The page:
When my kids were little, I had plenty of rough days as a mom. (Parenting is hard work, amIright?)
One particular day, the behavior of my then nine-year-old son drove me to the brink. I went into the house, away from him.
“God, what does this child need from me?” I wept.
Immediately, my attention was drawn to a painting on the wall—three carousel ponies symbolizing my three sons, painted by an artist friend.
As I looked at that picture, I heard the answer to my question.
“Tight reins and lots of sugar cubes.”
I’m no horsewoman, but I got the point.
Danny needed rules and consequences, but he also needed plenty of affirmation—as did all my kids. I needed to make an adjustment so the sugar cubes were in proper proportion to the tightness of the reins.
It’s easy to drift into undesirable behavior as a parent. Sometimes we lose our cool and say regretful things. Sometimes we let things slide that we should address.
Sometimes we repeat negative patterns from our own childhood.
One helpful tool for re-calibrating our approach to child-rearing is to consider how God deals with us. He is, after all, the perfect Parent.
Here are four aspects of how our heavenly Father’s parenting can shape ours:
1. God loves unconditionally, but he doesn’t accept all behavior unconditionally. He is much wiser than we are. He knows what can harm us and what can damage the people around us.
He gives us principles by which to live, and he sets up consequences for our misbehavior. He does this not to spoil our fun, but to keep us and others safe.
Parenting principle #1: Loving your child unconditionally doesn’t mean you don’t deal with misbehavior. Good rules and consistent consequences are part of parental love.
2. God lets us ask questions, but he doesn’t obligate himself to answer our every question (especially “why.”) He understands the limits of our capacity, and he knows what we need far more than an explanation is developing trust in him.
Parenting principle #2: You can give your child a few reasons for your rules—but keeping in mind their limited capacity and natural tendency to want to argue, it’s perfectly appropriate to reply, “Because I said so.” You know better than they do.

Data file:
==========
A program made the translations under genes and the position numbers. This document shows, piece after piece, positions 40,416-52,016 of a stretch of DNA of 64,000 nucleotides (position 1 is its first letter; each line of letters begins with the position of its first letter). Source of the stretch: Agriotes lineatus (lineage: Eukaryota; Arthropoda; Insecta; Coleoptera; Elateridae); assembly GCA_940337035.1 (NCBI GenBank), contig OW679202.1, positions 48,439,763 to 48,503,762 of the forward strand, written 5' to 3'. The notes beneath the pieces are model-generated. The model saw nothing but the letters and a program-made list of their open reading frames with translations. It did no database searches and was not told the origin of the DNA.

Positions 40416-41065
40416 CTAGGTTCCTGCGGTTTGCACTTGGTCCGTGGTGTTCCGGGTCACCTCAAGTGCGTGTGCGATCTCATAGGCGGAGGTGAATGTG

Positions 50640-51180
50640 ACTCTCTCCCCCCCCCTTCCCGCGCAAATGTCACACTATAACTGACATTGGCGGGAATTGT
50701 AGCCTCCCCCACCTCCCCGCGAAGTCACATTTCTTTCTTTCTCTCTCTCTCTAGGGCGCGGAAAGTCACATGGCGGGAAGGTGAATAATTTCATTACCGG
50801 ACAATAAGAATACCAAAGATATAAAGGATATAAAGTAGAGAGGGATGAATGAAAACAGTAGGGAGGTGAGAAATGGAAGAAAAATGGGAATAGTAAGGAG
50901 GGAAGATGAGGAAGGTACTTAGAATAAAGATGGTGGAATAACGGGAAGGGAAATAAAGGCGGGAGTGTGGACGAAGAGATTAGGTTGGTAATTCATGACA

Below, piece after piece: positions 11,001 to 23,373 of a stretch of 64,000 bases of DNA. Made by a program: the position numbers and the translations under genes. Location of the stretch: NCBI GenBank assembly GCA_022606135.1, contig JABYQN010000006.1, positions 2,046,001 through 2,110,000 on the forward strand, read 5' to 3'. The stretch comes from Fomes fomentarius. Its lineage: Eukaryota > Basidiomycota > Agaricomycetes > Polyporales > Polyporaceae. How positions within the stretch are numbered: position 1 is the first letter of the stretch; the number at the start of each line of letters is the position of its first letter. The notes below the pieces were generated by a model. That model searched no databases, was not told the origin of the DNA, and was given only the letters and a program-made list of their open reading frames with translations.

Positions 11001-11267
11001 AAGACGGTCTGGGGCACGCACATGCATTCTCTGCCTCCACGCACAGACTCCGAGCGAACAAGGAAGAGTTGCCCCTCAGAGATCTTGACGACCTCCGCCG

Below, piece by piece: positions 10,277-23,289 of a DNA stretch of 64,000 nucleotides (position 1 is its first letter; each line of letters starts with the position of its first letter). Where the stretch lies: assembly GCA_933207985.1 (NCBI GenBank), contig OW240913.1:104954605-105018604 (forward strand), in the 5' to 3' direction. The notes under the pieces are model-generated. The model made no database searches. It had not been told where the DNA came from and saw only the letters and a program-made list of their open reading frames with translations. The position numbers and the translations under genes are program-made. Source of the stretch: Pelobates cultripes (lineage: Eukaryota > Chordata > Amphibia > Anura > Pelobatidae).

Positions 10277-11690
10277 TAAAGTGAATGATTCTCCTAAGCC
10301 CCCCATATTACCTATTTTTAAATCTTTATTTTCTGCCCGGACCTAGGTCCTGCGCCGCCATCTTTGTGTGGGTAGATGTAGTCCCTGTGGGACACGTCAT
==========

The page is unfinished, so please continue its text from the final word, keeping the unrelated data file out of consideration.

3. God delights in every one of his children uniquely, and he shapes us according to our God-given bent. There is no favoritism with God (Galatians 2:6). Literally very single one of us is his favorite.
Parenting principle #3: Rejoice in the special nature of each one of your children. Avoid comparisons between them, especially with regard to looks, talents, and athletic abilities. Affirm each son or daughter in the way he/she best receives it.
4. God doesn’t allow us ultimate control over our lives. Just as tolerating all sorts of behavior, bending over backwards to explain himself, or showing favoritism would be a bad idea, God knows that allowing us to take the wheel would be disastrous.
He’s God, and we’re not equipped to do his job.
Parenting principle #4: Although your kids may resist it, God has given you parental authority for their protection. As they grow up, you’ll let them make more and more of their own decisions, but while they are young, kids don’t lead lots of choices–they need to learn to trust and obey.
These are just a few examples of how God parents us.
How have you “copied” him in raising your kids?